Tolle covers a lot of ground here. As a work of comparative religion alone it’s very powerful in illustrating that the spiritual principles underlying all traditions are essentially the same, and that they point to a further level of evolutionary development that is inevitable, and must happen sooner rather than later because if it doesn’t the energies thus far unleashed by the collective egoic mindset, are already well on their way towards destroying us. Powerful and sobering stuff!

But of course, Tolle is not without his detractors. Setting aside his ideas for a moment, Tolle’s publishing success is, in part, of course due to celebrity endorsement. Many familiar famous names now claim to have been helped back from the brink by his book and, since critics like nothing more than to get their teeth into a foolish celebrity baring their souls and possibly also their arses, they are also quick to label anything held dear by said celebrity as being vapid by association. And then some critics point out Tolle’s history of depression and anxiety, as if a history of mental illness disqualifies him from having any valid opinions on anything. Of course it does not, if only because to be content in a world that is plainly mad is no measure of sanity, indeed it is perhaps only those who have suffered such profound disquiet as Tolle himself who have the most valid, clear sighted perspectives to offer on modern living anyway.

Unlike many titles of this genre, the Power of Now was not intended to propel its author onto the international stage – indeed I can easily imagine him wishing by now it had not. But that it has done so, that it has fallen foul of the curse of its own popularity, should not detract from the sincerity of the message and the ideas the book contains. This is real and substantial food for the soul.

The Power of Now – a guide to spiritual enlightenment. Sounds like new age mumbo jumbo, but it isn’t.

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Burne Jones and WIlliam Morris 1874Eckhart Tolle is a spiritual teacher, and a successful author. His books “The Power of Now” and “A New Earth” have been devoured by a worldwide audience in search of that intangible “something” that is missing from our lives. Tolle brings together insights from all the world’s religious traditions and, for me at least, his success lies in his non-religious, transcendental approach to matters of mind, body and spirit, also to his humility and his engaging sense of humour. It’s no secret that Tolle has suffered from depression and anxiety, no secret either that his success is due also in part to the way he has dealt with his own mental illness.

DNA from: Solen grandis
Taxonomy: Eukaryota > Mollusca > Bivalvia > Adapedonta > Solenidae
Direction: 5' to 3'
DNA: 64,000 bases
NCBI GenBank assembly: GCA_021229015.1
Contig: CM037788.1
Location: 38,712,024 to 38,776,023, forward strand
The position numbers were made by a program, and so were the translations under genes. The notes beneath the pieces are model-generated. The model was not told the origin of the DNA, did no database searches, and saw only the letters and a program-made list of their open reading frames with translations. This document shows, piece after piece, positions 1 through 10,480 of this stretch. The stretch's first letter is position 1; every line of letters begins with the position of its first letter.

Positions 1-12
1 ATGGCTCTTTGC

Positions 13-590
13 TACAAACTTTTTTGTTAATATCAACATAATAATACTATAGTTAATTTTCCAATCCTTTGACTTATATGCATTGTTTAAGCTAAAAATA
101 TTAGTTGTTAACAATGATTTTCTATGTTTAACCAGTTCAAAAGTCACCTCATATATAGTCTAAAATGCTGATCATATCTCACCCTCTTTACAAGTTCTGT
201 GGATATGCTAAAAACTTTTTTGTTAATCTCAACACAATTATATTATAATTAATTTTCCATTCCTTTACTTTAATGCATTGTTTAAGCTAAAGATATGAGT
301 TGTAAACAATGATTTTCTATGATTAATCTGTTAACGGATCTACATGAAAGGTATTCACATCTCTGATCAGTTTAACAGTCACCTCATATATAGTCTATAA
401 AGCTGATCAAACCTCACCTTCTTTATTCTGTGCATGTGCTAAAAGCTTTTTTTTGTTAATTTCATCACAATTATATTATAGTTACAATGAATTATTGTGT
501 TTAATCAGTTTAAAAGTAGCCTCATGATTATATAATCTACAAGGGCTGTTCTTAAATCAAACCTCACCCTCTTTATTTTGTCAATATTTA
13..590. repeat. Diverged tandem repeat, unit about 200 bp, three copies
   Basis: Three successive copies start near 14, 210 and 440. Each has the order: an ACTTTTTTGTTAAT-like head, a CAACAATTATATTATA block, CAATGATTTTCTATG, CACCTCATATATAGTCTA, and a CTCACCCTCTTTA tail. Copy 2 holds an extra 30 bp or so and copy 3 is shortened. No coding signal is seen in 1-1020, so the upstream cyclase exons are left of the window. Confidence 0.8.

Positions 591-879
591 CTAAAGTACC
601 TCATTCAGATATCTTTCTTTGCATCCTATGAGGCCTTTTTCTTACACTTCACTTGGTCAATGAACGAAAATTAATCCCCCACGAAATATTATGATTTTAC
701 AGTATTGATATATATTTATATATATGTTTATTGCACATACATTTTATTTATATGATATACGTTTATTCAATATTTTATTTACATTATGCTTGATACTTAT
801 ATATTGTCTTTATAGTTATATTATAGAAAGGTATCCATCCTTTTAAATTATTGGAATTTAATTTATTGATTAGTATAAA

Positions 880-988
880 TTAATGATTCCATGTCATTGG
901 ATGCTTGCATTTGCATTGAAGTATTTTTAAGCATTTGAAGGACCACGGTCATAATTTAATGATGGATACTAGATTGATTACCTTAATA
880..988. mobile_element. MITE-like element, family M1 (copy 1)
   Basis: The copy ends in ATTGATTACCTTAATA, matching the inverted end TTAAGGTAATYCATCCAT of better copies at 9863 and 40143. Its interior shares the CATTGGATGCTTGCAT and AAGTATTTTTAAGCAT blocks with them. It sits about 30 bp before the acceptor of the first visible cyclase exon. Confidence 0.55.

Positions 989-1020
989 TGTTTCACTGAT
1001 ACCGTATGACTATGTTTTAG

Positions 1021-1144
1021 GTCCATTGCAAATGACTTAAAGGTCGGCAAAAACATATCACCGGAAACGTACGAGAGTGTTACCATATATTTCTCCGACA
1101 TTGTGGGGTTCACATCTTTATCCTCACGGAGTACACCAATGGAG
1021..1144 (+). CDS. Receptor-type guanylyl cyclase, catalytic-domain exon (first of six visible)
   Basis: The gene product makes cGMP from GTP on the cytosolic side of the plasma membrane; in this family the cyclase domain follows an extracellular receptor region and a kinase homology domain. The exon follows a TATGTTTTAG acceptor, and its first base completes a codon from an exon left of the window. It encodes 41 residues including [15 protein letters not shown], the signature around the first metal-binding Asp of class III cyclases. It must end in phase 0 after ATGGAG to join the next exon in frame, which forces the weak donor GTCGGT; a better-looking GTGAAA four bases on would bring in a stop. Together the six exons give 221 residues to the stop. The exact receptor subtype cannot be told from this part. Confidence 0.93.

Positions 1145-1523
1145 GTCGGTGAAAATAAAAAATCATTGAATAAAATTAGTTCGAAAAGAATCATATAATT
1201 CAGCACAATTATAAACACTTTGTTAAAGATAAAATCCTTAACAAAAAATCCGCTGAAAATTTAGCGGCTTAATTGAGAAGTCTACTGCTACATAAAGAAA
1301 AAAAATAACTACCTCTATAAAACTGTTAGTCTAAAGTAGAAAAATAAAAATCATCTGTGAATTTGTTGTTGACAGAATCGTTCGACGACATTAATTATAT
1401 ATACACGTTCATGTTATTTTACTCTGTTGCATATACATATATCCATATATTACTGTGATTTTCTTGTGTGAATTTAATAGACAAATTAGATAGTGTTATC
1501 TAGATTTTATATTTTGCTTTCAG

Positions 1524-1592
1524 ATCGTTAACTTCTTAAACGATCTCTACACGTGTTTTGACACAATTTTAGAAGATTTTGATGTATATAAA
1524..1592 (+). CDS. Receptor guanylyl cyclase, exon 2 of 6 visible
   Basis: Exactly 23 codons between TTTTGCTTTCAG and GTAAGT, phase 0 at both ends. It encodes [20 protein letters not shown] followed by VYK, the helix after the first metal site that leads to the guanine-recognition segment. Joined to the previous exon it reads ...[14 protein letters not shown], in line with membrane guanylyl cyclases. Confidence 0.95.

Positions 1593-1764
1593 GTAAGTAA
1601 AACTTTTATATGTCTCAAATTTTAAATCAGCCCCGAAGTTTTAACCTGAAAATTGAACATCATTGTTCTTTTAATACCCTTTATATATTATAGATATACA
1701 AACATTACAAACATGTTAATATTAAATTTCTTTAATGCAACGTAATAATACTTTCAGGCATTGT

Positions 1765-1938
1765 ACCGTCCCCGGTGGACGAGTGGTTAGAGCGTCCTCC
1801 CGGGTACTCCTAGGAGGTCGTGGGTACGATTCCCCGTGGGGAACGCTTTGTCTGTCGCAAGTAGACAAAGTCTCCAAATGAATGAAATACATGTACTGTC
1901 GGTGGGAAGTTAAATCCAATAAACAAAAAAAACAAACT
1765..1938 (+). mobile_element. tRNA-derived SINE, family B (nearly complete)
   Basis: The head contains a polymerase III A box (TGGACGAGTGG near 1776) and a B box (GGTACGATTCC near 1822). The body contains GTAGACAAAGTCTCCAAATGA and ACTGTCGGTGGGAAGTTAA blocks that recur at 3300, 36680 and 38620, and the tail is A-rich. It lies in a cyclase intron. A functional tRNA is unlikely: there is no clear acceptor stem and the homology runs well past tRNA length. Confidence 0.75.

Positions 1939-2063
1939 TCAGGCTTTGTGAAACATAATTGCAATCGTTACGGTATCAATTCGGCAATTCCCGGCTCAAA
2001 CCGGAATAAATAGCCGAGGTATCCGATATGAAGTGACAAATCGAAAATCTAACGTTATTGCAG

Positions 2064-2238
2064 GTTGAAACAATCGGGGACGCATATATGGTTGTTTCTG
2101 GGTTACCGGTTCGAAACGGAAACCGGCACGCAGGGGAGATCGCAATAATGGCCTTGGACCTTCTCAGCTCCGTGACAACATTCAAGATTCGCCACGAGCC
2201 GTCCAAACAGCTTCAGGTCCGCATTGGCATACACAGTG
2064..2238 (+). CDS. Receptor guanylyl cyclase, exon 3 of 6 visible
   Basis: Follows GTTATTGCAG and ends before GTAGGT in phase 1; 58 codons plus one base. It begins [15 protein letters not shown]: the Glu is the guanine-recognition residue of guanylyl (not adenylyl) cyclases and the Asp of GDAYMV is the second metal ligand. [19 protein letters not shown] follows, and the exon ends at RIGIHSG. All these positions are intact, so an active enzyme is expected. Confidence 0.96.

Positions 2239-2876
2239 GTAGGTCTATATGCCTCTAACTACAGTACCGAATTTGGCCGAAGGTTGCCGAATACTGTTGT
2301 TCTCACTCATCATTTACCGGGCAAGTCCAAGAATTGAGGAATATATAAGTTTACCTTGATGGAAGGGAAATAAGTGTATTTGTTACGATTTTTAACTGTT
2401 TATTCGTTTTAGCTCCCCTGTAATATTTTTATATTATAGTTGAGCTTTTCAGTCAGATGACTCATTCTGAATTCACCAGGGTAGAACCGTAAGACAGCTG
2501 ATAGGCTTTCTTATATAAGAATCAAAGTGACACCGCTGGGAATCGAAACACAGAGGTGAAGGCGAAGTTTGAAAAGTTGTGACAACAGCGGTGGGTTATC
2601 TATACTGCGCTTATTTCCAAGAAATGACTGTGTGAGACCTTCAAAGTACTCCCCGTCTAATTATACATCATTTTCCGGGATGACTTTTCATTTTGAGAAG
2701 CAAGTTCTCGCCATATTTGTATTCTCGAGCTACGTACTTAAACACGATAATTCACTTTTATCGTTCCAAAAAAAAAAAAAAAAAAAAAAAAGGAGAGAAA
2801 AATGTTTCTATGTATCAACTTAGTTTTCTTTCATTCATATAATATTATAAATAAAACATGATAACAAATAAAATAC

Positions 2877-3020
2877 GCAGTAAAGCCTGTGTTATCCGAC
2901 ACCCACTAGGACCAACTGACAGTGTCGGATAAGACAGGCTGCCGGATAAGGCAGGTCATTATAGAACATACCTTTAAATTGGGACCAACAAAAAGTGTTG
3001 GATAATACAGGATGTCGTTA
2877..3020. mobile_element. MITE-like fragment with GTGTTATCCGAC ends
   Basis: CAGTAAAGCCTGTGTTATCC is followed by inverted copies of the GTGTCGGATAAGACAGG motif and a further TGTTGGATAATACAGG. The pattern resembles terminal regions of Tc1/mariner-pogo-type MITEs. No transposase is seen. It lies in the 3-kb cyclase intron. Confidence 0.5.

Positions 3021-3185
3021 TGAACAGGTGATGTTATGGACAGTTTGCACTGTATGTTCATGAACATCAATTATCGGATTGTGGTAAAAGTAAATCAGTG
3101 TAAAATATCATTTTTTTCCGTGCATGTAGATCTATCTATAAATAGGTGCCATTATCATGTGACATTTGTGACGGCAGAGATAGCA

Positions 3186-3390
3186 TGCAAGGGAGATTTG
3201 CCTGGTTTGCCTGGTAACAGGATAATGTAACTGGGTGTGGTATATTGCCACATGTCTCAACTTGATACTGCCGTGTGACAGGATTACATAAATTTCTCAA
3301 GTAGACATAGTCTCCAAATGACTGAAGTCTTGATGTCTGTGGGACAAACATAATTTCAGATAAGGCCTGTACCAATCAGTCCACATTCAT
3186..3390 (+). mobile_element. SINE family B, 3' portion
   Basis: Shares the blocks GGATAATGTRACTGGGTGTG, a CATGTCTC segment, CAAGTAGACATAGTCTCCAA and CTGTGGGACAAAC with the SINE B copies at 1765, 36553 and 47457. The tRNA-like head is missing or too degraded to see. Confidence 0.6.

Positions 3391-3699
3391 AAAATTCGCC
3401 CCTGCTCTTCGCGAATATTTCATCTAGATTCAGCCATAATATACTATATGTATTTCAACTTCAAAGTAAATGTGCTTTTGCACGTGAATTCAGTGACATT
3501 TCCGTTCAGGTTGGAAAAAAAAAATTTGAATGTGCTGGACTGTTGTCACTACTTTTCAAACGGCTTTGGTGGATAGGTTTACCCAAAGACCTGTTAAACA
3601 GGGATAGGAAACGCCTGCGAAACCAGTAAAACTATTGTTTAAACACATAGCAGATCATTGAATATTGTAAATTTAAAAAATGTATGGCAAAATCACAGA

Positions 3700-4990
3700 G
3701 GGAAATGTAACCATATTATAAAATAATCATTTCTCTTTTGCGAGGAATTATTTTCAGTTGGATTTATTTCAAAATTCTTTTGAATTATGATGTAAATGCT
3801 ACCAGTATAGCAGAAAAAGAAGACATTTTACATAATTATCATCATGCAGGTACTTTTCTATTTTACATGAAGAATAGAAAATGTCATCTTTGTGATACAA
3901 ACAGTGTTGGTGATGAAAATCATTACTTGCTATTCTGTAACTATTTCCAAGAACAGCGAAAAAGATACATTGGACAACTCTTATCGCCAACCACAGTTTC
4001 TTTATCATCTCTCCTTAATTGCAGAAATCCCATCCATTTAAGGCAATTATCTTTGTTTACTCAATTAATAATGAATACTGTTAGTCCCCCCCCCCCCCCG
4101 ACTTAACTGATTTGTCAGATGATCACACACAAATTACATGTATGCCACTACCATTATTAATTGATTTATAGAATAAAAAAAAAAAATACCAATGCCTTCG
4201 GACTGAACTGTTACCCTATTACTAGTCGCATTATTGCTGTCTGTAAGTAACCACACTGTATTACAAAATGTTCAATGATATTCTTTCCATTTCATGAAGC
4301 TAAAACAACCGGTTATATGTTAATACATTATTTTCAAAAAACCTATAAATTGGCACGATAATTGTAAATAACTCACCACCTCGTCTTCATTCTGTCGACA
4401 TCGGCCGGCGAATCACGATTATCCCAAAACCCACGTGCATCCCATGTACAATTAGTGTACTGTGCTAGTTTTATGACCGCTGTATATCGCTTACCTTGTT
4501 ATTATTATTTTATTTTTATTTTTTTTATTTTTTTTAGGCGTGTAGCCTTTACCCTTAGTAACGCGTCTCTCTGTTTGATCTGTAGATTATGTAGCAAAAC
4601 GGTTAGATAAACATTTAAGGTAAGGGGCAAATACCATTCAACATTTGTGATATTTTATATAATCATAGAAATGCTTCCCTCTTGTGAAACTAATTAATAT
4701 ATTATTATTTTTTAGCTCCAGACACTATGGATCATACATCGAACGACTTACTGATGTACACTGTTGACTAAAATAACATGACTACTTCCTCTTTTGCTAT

In a society built on rationalism, determinism, and materialism, people who are mentally ill are not seen as reliable witnesses to the facts of life, at least not usually by those who control the gateways to employment, and financial remuneration. But if we think about it for a moment, the statistics suggest one in five of us have or will suffer from a mental illness. Then, since 80% of mental illness goes undiagnosed, this suggests very nearly one in five of us doing valuable work right now is already mentally ill, yet managing to hold the place together somehow – so we can’t be that unreliable either, can we? What’s even more interesting is that by implication, statistically, probably one in five of those people who hold mental illness low regard, are themselves mentally ill.

As a student in England, Tolle, suffered terribly from feelings of anxiety and depression. One night he lay down so overcome, he told himself he could not live with himself any longer. Sadly, this is the fate of many – an illness held in secret, ending suddenly with a tragedy that leaves others shocked by its unexpectedness. But what happened to Tolle was not what usually happens. He experienced an inner separation and an insight that was to be the catalyst of his life’s work. I’m paraphrasing here but he asked himself something to the effect of: who is the self that cannot live with my self any longer? The self he could not live with, he concluded, was the bit he associated with the pain, the egoic self. And he reasoned that the essential part of “Tolle”, indeed of all of us, was something else, something above, and not part of the pain.